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    The Auditors’ Approach to Subsequent Events: Insights from t...
    research summary posted February 19, 2015 by Jennifer M Mueller-Phillips, tagged 09.0 Auditor Judgment, 09.11 Auditor judgment in the workpaper review process, 11.0 Audit Quality and Quality Control, 11.09 Evaluation of Evidence 
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    Title:
    The Auditors’ Approach to Subsequent Events: Insights from the Academic Literature
    Practical Implications:

    A concern noted by the authors is the inherent complexity associated with the search for and evaluation of SEs arising from the seemingly boundless universe of potential SEs and the continuous nature of the search. Auditors’ SE procedures may be more effective if the universe of SE possibilities was better understood. One way to understand this universe is to identify undiscovered or incorrectly resolved SEs. Doing this might make these issues more salient to auditors and mitigate judgment biases in the search and evaluation of SEs. Further, auditors would be better equipped to consider potential SEs earlier in the audit if the consideration of potential SEs were incorporated into the risk assessment process during audit planning. This ensures that SE risks are given more detailed attention in the audit program.

    For more information on this study, please contact Janne Chung.

    Citation:

    Chung, J. O. Y., C. Cullinan, M. Frank, J. Long, J. Mueller, and D. O’Reilly. 2013. The Auditors’ Approach to Subsequent Events: Insights from the Academic Literature. Auditing: A Journal of Practice and Theory 32 (Supplement 1): 167-207.

    Keywords:
    Contextual factors, cognitive processing strategies, heuristics and biases, subsequent events judgment process.
    Purpose of the Study:

    Approximately one-third of the PCAOB’s inspection reports and several SEC enforcement releases identify deficiencies in the audit of subsequent events (SEs). Despite these issues, little research has been conducted to understand how and why these deficiencies occur. This paper integrates the psychology and behavioral accounting and auditing literatures to develop a model of the factors that influence the effectiveness of SE audit procedures. The model suggests that the effectiveness of these procedures is largely influenced by the auditor’s cognitive processing mode, which is initially affected by environmental, individual and task specific factors. The model provides a theoretical basis for future research into the causes of these deficiencies and suggests potential mitigating strategies that auditors can employ to improve the effectiveness of the audit of SEs. Suggestions for improving the audit of SEs include improved training for auditors in understanding the nature and frequency of SEs, incorporating the consideration of potential SEs into the risk assessment process during audit planning, employing brainstorming sessions to develop a priori expectations about SEs, and assigning both the SE search and evaluation steps to more experienced auditors.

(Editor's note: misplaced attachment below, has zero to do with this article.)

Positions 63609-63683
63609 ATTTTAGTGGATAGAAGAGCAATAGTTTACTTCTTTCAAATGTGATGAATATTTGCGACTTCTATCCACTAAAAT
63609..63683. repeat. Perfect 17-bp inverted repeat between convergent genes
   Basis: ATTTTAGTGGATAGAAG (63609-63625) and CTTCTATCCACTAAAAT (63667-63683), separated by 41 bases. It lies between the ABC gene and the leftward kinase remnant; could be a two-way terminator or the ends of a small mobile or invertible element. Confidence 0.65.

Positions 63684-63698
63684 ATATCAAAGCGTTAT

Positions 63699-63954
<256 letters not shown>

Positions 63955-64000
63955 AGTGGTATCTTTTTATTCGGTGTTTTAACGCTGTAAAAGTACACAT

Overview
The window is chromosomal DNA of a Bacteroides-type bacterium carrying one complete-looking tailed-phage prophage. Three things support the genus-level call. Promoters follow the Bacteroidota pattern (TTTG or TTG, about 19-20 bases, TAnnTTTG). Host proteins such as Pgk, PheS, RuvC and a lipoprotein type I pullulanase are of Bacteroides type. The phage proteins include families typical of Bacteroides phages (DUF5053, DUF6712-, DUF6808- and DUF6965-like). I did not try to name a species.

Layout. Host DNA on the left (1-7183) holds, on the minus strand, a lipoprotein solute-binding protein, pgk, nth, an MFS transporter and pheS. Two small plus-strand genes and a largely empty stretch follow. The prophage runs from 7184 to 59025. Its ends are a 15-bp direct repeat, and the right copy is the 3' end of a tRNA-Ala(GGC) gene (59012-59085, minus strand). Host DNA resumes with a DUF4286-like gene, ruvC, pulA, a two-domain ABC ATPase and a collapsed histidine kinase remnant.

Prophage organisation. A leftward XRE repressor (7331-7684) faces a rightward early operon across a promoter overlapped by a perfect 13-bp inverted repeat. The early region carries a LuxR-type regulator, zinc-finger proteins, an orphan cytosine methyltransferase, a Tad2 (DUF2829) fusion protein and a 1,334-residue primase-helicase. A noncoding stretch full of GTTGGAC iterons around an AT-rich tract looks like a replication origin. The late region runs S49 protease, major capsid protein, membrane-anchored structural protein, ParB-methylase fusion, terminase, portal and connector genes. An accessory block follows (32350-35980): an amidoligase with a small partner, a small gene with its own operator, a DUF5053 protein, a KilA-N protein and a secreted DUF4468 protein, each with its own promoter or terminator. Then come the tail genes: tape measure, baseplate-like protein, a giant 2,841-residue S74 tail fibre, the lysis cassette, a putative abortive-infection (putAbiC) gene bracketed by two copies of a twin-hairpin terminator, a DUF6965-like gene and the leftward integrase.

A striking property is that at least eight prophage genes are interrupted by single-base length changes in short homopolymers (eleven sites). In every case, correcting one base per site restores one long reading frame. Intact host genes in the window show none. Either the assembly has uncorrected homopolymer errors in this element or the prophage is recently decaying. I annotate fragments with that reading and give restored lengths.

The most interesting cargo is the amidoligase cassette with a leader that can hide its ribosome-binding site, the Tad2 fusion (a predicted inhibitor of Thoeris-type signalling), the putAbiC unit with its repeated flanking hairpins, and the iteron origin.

Design/Method/ Approach:

    The research was based on professional guidance and academic literature as of 2012. . First, the authors searched and summarized PCAOB’s inspection reports and SEC enforcement releases to identify deficiencies in the audit of SEs. Second, the authors developed a model of the factors that influence the effectiveness of SE audit procedures by searching and integrating the psychology and behavioral accounting and auditing literatures. Third, the authors propose research questions to guide future research in this area.

    Findings:

    •The authors find that approximately one-third of PCAOB’s inspection reports and several SEC enforcement releases identify deficiencies in the audit of SEs.

    •These reports and releases show a propensity toward Type I SE errors, the failure to evaluate SEs adequately, and a tendency for SE errors to be concentrated on certain accounts (including accounts receivable and current liabilities).

    Category:
    Audit Quality & Quality Control, Auditor Judgment
    Sub-category:
    Auditor judgment in the workpaper review process, Evaluation of Evidence